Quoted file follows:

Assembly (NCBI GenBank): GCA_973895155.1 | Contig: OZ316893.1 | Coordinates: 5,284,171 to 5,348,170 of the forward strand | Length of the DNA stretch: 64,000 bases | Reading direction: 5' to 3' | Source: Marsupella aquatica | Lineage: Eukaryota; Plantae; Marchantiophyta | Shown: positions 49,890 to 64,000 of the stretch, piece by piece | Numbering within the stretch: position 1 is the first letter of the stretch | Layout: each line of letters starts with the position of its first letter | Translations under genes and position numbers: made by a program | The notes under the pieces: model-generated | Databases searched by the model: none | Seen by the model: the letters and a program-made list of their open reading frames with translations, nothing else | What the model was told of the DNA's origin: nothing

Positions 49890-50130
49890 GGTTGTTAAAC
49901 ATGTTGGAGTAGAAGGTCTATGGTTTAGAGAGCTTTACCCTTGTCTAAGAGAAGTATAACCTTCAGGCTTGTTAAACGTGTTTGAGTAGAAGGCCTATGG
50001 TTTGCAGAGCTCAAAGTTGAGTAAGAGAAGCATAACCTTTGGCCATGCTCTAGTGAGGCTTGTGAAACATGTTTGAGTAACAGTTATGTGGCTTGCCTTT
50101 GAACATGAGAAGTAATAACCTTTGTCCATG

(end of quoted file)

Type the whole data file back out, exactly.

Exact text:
Assembly (NCBI GenBank): GCA_973895155.1 | Contig: OZ316893.1 | Coordinates: 5,284,171 to 5,348,170 of the forward strand | Length of the DNA stretch: 64,000 bases | Reading direction: 5' to 3' | Source: Marsupella aquatica | Lineage: Eukaryota; Plantae; Marchantiophyta | Shown: positions 49,890 to 64,000 of the stretch, piece by piece | Numbering within the stretch: position 1 is the first letter of the stretch | Layout: each line of letters starts with the position of its first letter | Translations under genes and position numbers: made by a program | The notes under the pieces: model-generated | Databases searched by the model: none | Seen by the model: the letters and a program-made list of their open reading frames with translations, nothing else | What the model was told of the DNA's origin: nothing

Positions 49890-50130
49890 GGTTGTTAAAC
49901 ATGTTGGAGTAGAAGGTCTATGGTTTAGAGAGCTTTACCCTTGTCTAAGAGAAGTATAACCTTCAGGCTTGTTAAACGTGTTTGAGTAGAAGGCCTATGG
50001 TTTGCAGAGCTCAAAGTTGAGTAAGAGAAGCATAACCTTTGGCCATGCTCTAGTGAGGCTTGTGAAACATGTTTGAGTAACAGTTATGTGGCTTGCCTTT
50101 GAACATGAGAAGTAATAACCTTTGTCCATG